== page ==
When it comes to the solid tyre concept, I can't think of a better application than on a city folder. Nobody wants a puncture less than a commuter rushing to a morning meeting, and if the ultimate goal of a city bike is a complete lack of maintenance, and it should be, then Tannus solid tyres take a big step towards that goal. The fact that they ride pretty well too is a big bonus.
A tad harsh
For the last few years, Tannus has really been gaining traction (sorry!) with its solid tyres. A couple of months ago a representative from Tannus visited us here at Cycling Weekly and fitted my own personal Brompton with a pair of their Nymph tyres, designed for a folding bikes small 16" wheels. You can read about the installation process, which is quite different to fitting a regular pneumatic tyre, here. Since then we've run them through all kinds of conditions, and we've been impressed.
The three key factors when considering a new set of tyres, for any bike, are grip, rolling resistance and weight. So lets address each of those issues, and you'll see why we like the Nymph tyre so much.
Let's do the last bit first; the weight. These Tannus Nymph tyres, which were designed specifically for use on the Bromtpon (but will work with most folding bikes with 16" wheels), weigh 310 grams each, plus an extra 50 grams for all of the plastic clips required to hold the tyre on to the rim, thats 720 grams for the whole tyre setup.
When compared directly to Bromtpon's own rubber, which came supplied on my S2L, they're heavier. 100 grams heavier each in fact. Bromton's own tyres weigh in at 260 grams on our scales. But once you add in an inner tube, which you'll definitely need for a regular pneumatic Brompton tyre, at 77 grams, the Tannus tyres aren't so far behind. The Brompton's total tyre setup weight hits only 674 grams, less than 50 grams heavier.
Brompton's own mini pump, which comes supplied with new Bromtpon's, weighs a shade under 100 grams, which puts the pneumatic setup back in front. Either way, the point i'm making is that there is no significant weigh penalty for running Tannus's solid Nymph tyres on your Brompton.
So, round one was a tie. Next up comes the rolling resistance. A high rolling resistance will be a bugbear on any bike, even a city folder, so we were pleased to find that when riding along on smooth tarmac, these Nymph's feel just as quick as our old Brompton tyres.
>> Read more: The best folding bikes buying guide
As roads become rougher, as they surely will in most UK cities, Brompton's own tyres just about edge it, thanks to their greater girth and extra forgiveness.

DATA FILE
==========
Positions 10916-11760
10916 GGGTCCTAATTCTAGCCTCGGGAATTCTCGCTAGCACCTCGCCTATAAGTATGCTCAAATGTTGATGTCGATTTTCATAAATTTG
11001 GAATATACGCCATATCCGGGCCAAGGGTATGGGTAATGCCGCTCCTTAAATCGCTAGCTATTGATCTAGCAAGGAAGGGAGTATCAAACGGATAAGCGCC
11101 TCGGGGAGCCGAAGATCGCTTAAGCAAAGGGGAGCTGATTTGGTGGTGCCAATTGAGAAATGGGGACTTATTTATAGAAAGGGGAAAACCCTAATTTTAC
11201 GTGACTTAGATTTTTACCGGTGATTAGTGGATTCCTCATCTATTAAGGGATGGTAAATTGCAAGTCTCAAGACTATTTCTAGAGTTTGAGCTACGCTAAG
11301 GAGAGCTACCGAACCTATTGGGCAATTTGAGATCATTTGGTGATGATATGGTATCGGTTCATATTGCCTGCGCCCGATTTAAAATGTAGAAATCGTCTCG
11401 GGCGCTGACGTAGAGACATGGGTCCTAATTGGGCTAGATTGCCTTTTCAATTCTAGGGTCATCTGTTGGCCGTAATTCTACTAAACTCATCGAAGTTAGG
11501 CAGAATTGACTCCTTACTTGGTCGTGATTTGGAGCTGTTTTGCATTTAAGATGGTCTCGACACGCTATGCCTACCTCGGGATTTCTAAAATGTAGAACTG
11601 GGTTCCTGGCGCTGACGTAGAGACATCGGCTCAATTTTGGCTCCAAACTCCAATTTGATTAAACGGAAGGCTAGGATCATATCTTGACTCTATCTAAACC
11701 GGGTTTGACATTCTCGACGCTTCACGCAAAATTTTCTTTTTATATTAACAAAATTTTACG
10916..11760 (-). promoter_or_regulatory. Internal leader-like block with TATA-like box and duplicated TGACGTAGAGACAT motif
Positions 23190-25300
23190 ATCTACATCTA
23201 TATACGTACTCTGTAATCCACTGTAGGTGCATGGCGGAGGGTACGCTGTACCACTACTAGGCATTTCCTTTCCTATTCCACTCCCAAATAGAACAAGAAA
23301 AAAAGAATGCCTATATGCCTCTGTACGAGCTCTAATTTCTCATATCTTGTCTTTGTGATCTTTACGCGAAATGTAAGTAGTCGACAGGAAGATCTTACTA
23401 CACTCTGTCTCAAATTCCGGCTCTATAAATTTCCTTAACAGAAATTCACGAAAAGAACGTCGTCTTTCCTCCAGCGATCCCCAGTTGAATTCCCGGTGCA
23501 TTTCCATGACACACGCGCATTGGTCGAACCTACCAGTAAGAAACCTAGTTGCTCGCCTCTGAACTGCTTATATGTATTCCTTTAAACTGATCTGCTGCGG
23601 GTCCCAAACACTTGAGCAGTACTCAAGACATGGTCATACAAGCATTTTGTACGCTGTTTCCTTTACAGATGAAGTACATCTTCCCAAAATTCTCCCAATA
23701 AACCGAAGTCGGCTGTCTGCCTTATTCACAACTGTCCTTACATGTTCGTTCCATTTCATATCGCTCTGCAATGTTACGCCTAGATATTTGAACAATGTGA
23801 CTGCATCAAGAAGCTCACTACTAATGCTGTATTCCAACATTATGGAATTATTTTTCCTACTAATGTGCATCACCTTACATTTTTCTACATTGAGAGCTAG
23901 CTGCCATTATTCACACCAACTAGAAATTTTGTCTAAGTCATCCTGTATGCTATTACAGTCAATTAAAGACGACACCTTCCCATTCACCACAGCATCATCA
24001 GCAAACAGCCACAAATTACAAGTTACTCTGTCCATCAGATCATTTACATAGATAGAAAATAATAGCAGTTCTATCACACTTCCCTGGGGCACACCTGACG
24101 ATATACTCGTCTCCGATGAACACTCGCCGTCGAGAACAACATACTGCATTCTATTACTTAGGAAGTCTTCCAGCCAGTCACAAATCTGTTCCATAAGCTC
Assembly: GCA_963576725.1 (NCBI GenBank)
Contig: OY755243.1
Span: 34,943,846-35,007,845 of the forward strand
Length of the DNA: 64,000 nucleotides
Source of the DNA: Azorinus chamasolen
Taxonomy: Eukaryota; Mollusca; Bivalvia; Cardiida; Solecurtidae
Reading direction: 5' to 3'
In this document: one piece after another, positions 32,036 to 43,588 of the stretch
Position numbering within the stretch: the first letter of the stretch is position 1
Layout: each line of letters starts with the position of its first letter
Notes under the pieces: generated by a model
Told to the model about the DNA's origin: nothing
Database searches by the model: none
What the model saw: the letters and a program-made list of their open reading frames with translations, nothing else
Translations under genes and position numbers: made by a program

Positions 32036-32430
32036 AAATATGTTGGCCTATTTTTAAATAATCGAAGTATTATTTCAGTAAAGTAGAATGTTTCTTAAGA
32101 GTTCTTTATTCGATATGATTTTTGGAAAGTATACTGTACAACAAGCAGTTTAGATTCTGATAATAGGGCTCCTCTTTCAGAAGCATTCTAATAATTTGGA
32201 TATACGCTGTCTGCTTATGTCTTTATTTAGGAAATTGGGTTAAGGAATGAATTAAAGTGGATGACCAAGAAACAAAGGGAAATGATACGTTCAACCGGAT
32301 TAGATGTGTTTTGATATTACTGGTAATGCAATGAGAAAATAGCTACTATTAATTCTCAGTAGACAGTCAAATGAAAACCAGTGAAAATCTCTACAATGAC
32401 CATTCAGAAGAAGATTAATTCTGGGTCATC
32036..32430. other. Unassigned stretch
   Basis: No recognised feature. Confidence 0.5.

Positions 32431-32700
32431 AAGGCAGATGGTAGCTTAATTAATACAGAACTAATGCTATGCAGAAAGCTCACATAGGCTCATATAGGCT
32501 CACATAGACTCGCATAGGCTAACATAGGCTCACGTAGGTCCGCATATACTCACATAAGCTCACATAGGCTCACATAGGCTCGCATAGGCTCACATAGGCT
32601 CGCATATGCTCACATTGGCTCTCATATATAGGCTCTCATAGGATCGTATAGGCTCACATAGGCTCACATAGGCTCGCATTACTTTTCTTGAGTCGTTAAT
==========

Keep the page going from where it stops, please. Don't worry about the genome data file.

Tannus Nymph tyres are considerably narrower than Brompton's own, and you're far more likely to drop into a pothole with the Nymph's on. As it is though, the thin profile is pretty much the only thing to criticise on the Nymph tyres.
Almost all Tannus tyres come in two varieties; either soft or firm. We went with the firm, because we'd chose speed over comfort any day, and in that guise the Nymphs should feel equivalent to 100psi.
A direct comparison of a 100psi Brompton pneumatic tyre, and the firm Tannus Nymph option revealed only a small difference, in favour of Brompton. The greater feedback we received with Tannus' Nymph tyres comes from their lack of width rather than their solidity, but either way, it's perfectly managebable.
Finally then, the grip. I'll cut to the chase on this one; it's fine. The three biggest selling tyre options for a Brompton are the Schwalbe Marathon, the Scwable Kojak, and Bromptons own Kevlar model. I've spent most of my time on Bromton's own rubber, so I can easily compare them to that. I'd say for general city riding there was no noticeable drop off in performance.
And I should use the word performance lightly, because this is a Brompton, not a Bianchi. I'm sure if you compare them directly to a set of slick Kojak's the difference might be more stark, but it's fair to say that the Tannus Nymph tyres are good enough to hold their own on city streets, and there's no way I'm going back to pneumatic tyres just yet.
What about the price? At £45 each, they're a considered investment. But with a high mileage, which is anything up to 6,000 miles (according to Tannus), and a maintenance free experience, it's a price we think is worth paying.
Seven men jailed for stealing bikes worth £70k from Rutland Cycling shop
Police caught the gang of thieves who had stolen 23 bikes from the chain store in Grafham Water
By Ryan Dabbs •
These are all the teams applying for WorldTeam and Women’s WorldTeam status next year
Qhubeka-NextHash miss the first deadline, as five women’s teams apply to step up to the top level
By Alex Ballinger •
Remco Evenepoel set to compete in his first gravel race
After losing time on the gravel during the 2021 Giro d'Italia, is Evenepoel looking to step up off road?
By Ryan Dabbs •